(Frank) And we’re back again. Hey, you know as a kid we all like to go out and play in the sandbox and play in the dirt, all that kind of stuff. And so as adults, we can go play in the dirt too. But it can be some fun and it happens to be called archaeology. And in Kansas there’s a lot of that that’s going on because this was the Great Inland Sea, part of it. And so, well of course, there are some dinosaur bones around, but there are a lot of seashells and just all kinds of things. Around my pond I have some rocks and imbedded in those rocks which weren’t made yesterday are seashells and what have you. And it’s really kind of fascinating. But I’m kind of stealing your thunder. (Deb) Isn’t that amazing? You know it really is. And so they literally just scratch the surface of you know, the earth. And it yields up treasures. And this summer, you know every year, the State Historical Society has a dig somewhere. And it’s a historic location. And this year’s gonna be like the Last Chance Saloon, Last Chance Store. This year it will be the Last Chance Store, down in Council Grove. And it’s a great place for amateurs to work alongside professionals and so they look at everything, the geology, the artifacts that might be there and what a great place. We’ve talked about Council Grove a lot on the show in the past few months because there’s so much history there. You know the Santa Fe Trail goes back way before we were a territory even. So, with people passing through from all over the place. People from all over the world. You’ve got immigrants that come in. And then you’ve got of course, the natives who were already here. You’ve got people coming in from the southwest on the Santa Fe Trail. The army marching back and forth on the Santa Fe Trail. So, that should be a really, really cool one. That should be a great gig. (Frank) So, put on your Indiana Jones hat and go join them. (Deb) Exactly, exactly, your Indiana Jones hat. And like you were saying, we just did the fossil story last week and there is so much. I was talking to a friend of mine just last night about having a passion for life. And people look around and they’re like, oh this is so boring. There’s nothing to do. And I’m like, good grief get interested in something! Like I said, all you’ve got to do is just scratch around in the yard to find some miracle. You know just get interested in something. There is so much here. But you know you’ve got to get off your butt and do it. (Frank) I mean if you go out and you find an arrowhead and you look at that and you think, wow! (Deb) Wow! (Frank) I’m holding something that someone hundreds of years ago made, used and it’s rather fascinating. (Deb) It is. (Frank) It is to us. (Deb) It is and puts the whole…puts your whole life in context. That’s why I love studying history, puts your life in context. We weren’t the first people here. We’re not the last. You know and you feel sort of connected to all those folks. So, this is gonna be a great opportunity to be a part of that learning experience. (Frank) Dun-dun-do-do! Yea. Oh well! (Deb) The simple stone structure on Main Street in Council Grove is one of the most significant in the history of the American West. Situated on the Santa Fe Trail just west of the Neosho River crossing. The Last Chance Store was indeed the last place where freighters and travelers could obtain supplies between Council Grove and Santa Fe, a distance of 600 miles. The modest building was brought by boat from St. Louis to Westport Landing, now a part of Kansas City, and then mule teams brought it to Council Grove. It was used as a trading post, residence, polling place, refuge for enslaved people, grocery store, corncrib, loan association, and antique store. It is also the newest state historic site and will be governed by the Kaw Mission Site close by. This summer, the Kansas Archaeology Training Program Field School will descend on the Last Chance Store giving the public a chance to become a part of this historic dig. Bob Blasing, an archaeologist with dual residency in Oklahoma City and Council Grove, will be principal investigator for the project. Along with the field training from June 2 through the 17th, many other opportunities are offered including a class in metal detecting. Registration details will appear on the Kansas State Historical Society’s website by March first. Make sure you register early. For more information, contact Virginia Wulfkuhle. This is an incredible opportunity to work with some highly trained and knowledgeable folks on a site that promises to yield lots of surprises!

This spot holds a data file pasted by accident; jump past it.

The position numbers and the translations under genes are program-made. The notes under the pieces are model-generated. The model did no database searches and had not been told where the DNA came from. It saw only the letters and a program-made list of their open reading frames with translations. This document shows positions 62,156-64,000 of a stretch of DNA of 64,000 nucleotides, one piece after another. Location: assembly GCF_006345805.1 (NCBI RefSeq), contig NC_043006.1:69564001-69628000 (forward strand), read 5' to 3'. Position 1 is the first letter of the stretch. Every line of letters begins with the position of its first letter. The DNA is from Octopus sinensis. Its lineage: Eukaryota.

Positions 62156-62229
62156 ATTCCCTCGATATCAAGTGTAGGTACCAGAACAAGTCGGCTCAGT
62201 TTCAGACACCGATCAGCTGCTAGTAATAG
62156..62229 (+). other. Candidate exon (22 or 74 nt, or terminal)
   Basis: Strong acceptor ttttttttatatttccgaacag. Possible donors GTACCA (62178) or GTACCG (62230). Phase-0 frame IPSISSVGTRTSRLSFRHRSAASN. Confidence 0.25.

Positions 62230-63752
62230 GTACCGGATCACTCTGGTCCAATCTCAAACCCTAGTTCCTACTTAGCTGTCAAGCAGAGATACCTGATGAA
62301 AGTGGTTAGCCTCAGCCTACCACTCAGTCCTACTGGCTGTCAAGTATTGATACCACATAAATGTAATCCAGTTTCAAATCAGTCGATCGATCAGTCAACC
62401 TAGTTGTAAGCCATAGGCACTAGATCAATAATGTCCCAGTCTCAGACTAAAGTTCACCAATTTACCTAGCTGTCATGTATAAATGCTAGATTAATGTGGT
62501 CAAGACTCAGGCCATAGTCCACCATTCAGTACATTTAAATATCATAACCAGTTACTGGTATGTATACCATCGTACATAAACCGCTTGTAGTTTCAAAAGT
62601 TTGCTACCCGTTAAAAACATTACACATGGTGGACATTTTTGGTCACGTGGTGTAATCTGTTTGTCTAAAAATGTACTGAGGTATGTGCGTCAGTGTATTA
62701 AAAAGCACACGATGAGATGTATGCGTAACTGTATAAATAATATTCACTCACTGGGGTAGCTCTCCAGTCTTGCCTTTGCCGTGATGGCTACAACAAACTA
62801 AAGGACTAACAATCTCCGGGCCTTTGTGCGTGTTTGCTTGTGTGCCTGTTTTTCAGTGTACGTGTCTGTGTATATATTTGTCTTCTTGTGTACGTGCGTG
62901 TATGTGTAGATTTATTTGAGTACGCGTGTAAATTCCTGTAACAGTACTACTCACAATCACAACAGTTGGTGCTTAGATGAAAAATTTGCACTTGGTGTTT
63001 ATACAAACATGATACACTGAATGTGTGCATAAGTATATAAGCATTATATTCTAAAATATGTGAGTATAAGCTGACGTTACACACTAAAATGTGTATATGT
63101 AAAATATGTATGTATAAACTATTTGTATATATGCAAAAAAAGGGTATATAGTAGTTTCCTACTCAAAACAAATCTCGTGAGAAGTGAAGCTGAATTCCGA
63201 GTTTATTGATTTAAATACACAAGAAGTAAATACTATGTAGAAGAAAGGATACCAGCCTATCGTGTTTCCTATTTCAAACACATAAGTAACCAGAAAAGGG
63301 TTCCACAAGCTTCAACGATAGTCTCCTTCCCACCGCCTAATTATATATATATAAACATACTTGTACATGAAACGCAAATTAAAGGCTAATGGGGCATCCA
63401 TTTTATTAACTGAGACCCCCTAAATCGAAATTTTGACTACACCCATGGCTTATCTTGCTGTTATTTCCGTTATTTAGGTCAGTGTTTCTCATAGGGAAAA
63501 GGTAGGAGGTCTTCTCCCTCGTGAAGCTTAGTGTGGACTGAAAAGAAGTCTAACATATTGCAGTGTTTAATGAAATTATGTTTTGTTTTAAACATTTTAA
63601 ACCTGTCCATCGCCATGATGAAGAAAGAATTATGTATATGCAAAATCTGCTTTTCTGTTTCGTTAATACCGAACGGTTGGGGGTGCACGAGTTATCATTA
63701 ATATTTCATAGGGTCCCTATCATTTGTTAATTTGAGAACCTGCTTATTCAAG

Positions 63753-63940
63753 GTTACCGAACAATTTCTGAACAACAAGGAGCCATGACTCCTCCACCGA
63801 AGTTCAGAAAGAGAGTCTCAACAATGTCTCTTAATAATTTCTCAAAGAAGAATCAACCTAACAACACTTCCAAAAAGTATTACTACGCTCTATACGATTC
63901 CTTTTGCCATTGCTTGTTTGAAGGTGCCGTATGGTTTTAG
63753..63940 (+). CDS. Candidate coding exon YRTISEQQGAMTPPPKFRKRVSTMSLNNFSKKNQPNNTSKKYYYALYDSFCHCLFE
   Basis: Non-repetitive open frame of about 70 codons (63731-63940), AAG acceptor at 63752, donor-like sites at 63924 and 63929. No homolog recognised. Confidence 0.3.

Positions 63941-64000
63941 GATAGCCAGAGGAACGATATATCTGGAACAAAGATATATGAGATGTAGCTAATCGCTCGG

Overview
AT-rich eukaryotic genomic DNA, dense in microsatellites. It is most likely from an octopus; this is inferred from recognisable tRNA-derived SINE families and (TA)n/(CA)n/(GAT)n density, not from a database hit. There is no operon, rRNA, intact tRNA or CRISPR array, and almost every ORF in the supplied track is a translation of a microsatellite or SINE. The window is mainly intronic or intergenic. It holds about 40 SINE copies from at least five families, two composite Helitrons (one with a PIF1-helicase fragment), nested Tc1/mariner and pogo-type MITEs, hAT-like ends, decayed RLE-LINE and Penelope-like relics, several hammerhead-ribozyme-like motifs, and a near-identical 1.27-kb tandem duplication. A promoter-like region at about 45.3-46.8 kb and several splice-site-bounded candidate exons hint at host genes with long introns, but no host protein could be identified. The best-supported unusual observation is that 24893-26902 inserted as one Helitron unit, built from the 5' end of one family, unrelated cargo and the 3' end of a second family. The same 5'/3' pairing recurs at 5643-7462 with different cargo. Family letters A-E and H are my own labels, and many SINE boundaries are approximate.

(Deb) Well, it’s been an educational day here on Around Kansas. (Frank) It has. And we’re out of time as usual. (Deb) Doggone it. (Frank) So, I’m Frank. (Deb) I’m Deb. (Frank) And we’ll see you somewhere….Around Kansas.

Closed Captioning Brought to you by the Kansas Soybean Commission. The Soybean Checkoff, Progress Powered by Kansas Farmers.